When we're children, the easiest way for writers and teachers and parents to hook us with a story is to begin with the words "Imagine a time when there was no ..." Simon Winchester, in his splendid, oddball slice of history "The Professor and the Madman," has come up with an irresistible hook. Imagine a time, Winchester asks us, when there were no dictionaries. That's such an unthinkable prospect to most readers (and writers) that Winchester needn't do any more to keep our interest. But he does. Winchester, a Salon contributor, uses this utterly fascinating account of how a combination of scholarship and nationalism begat what would become the "Oxford English Dictionary" (a project that would eventually take 70 years and 12 volumes to complete) to tell the story of the odd friendship the project sparked.
The project began in earnest in 1878 under the editorship of Professor James Murray, a philologist and school teacher. Handbills were distributed through bookstores and libraries asking for volunteer readers to begin assembling word lists and quotations that illustrated the meanings of those words. One of the most productive of the volunteers was Dr. William Charles Minor, an American Army surgeon who had served in the Civil War. Gratified, Murray repeatedly invited Minor to visit him, invitations Minor always turned down. Murray finally discovered why: Minor had been an inmate at the Broadmoor Hospital for the Criminally Insane since 1871, when, in a deluded state, he had killed a man.
Winchester wisely doesn't try to explain Minor's madness, though he suggests that it may have had something to do with his wartime experiences (particularly one episode in which he was made to brand an Irish deserter). Winchester doesn't need to point up the irony that at Broadmoor, Minor found a more humane environment than he did in the Army. His cell consisted of two rooms, one large enough to house the books he used to pass what he probably knew would be a life sentence. Minor emerges as a learned, essentially decent man (even the widow of the man he killed was a regular visitor for a time), sadly caught in the grip of obsessive delusions.
If the initial sections of his tale have the appeal of a gaslight Victorian thriller, Winchester doesn't leave it at that. He's a superb historian because he's a superb storyteller. Nothing he includes here -- whether it's an examination of the section of London where Minor committed his crime, the genealogy of the two protagonists (usually the dullest part of any history or biography) or a brief history of the very notion of dictionaries -- feels like it's impeding his story. The strange richness of it all is enhanced by the flawless clarity of Winchester's prose. His Victorian style, far from being a pastiche or postmodernist game-playing, is his natural mode of expression. In this passage, he imagines Shakespeare composing "Twelfth Night" without aid of a dictionary: "Now what, exactly, did William Shakespeare know about elephants? Moreover, what did he know of Elephants as hotels? The name was one that was given to a number of lodging houses in various cities dotted around Europe ... But however many there were -- just why was this the case? Why name an inn after such a beast? And what was such a beast anyway? All of these are questions that, one would think, a writer should at least have been able to answer."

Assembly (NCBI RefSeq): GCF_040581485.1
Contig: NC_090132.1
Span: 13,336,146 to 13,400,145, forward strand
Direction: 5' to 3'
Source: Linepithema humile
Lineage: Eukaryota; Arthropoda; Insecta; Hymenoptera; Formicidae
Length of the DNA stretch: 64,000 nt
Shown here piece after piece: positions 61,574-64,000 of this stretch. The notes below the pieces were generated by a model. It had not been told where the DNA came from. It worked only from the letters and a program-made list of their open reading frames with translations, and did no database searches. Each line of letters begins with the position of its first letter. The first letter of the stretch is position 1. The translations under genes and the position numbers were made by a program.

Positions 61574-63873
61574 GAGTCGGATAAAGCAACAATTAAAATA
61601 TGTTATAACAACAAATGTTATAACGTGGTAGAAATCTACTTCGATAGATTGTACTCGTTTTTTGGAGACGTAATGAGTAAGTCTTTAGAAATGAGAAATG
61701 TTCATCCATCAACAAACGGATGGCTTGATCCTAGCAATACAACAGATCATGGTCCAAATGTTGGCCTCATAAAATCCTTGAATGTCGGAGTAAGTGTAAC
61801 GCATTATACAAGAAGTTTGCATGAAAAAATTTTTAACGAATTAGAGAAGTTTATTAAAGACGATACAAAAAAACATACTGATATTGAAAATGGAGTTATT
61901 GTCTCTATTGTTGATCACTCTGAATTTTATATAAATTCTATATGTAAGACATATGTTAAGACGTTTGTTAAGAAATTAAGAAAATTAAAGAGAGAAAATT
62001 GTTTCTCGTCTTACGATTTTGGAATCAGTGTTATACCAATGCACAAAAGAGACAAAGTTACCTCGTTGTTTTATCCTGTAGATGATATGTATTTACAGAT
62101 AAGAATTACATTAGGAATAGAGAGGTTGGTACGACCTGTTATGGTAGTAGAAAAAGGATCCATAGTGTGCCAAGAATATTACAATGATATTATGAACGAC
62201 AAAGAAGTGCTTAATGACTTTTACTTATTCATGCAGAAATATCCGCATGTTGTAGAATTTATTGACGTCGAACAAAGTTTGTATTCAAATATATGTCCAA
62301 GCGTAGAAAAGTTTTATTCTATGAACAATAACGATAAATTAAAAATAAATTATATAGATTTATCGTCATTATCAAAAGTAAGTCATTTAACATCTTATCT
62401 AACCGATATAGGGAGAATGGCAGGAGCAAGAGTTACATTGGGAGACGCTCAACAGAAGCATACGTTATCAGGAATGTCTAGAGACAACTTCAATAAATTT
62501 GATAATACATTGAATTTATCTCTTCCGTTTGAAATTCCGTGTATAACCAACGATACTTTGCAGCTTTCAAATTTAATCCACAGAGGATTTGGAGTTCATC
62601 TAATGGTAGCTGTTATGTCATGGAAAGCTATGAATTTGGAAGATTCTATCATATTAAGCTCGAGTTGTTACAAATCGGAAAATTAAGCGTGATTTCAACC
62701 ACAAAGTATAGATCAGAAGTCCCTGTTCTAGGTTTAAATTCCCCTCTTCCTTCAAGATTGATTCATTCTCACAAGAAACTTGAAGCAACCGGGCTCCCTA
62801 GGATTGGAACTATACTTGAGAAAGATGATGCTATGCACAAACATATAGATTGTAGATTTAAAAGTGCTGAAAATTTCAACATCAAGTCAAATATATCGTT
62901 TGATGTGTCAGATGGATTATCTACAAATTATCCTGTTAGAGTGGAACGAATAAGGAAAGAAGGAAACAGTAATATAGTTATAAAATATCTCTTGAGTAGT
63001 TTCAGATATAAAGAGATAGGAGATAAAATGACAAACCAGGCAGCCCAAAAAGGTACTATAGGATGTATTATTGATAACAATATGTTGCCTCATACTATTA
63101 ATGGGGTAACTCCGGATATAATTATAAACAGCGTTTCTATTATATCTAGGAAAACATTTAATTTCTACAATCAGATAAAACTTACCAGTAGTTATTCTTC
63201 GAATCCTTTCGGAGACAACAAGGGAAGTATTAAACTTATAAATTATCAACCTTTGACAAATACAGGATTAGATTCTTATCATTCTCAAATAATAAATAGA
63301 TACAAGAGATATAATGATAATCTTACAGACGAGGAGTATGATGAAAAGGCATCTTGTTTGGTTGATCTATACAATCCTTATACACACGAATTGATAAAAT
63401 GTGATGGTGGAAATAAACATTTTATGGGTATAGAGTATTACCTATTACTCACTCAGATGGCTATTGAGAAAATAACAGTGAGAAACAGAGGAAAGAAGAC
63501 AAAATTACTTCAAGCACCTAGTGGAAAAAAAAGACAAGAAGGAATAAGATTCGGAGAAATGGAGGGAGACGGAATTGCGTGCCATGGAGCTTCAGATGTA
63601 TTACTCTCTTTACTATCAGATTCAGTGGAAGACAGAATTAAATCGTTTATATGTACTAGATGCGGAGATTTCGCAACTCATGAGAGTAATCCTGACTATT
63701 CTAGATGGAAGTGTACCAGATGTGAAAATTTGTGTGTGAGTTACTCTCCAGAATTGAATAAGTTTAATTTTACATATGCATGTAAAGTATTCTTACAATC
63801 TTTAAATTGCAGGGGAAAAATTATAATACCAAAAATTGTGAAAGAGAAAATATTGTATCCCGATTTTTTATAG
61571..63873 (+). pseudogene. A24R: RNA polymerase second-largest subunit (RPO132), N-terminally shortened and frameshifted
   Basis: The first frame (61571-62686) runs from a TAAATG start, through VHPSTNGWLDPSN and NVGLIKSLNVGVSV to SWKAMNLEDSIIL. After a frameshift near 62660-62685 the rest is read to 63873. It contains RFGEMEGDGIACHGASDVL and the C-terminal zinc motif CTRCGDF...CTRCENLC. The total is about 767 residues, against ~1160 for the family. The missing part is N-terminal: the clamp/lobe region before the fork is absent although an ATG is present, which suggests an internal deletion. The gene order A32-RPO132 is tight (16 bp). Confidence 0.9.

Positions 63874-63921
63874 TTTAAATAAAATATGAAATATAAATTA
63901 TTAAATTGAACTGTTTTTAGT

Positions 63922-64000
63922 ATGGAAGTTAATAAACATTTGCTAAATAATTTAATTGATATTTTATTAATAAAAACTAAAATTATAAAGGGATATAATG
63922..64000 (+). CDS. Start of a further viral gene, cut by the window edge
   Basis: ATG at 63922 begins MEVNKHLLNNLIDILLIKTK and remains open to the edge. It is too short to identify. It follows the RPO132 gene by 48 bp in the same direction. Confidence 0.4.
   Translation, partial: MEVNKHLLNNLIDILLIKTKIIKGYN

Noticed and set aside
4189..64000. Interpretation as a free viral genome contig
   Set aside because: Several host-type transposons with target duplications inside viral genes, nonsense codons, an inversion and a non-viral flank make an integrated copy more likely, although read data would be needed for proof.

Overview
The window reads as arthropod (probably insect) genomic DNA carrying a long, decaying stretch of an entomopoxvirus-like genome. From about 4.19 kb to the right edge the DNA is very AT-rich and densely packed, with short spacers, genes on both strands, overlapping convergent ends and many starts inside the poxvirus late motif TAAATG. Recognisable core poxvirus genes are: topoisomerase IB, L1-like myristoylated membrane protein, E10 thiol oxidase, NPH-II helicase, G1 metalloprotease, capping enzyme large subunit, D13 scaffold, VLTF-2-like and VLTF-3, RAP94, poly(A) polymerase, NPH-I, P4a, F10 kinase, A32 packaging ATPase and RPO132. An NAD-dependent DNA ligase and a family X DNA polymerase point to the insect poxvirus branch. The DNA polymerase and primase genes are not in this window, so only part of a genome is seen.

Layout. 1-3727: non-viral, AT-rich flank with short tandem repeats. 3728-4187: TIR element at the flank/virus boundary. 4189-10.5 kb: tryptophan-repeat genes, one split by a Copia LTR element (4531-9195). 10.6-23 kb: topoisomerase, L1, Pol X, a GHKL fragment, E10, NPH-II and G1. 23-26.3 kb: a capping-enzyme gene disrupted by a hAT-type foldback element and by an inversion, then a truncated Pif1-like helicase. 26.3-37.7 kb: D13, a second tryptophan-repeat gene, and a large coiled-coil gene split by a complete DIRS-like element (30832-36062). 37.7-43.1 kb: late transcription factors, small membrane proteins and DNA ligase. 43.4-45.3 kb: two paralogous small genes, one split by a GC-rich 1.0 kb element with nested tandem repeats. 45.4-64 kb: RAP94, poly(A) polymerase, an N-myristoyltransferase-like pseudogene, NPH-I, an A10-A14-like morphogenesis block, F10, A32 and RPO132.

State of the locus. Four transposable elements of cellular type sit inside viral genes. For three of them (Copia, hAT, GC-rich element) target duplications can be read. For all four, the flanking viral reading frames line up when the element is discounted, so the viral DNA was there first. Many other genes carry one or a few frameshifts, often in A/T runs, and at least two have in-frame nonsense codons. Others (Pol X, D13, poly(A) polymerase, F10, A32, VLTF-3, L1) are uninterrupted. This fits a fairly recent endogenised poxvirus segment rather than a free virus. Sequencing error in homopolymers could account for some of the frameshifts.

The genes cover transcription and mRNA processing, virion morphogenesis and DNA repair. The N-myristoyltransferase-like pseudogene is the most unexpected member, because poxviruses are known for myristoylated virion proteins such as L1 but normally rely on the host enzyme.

Minor's diligence as a contributor resulted in his being responsible for something like 10,000 words in the final OED. He hoped that focusing on this task would deliver him from his psychosis, but Minor was also following his curiosities. Winchester, investigating an odd bit of background trivia about the making of one of the world's great books, has the courage of his own curiosity. The elegant curio he has created is as enthralling as a good story can be and as informative as any history aspires to be.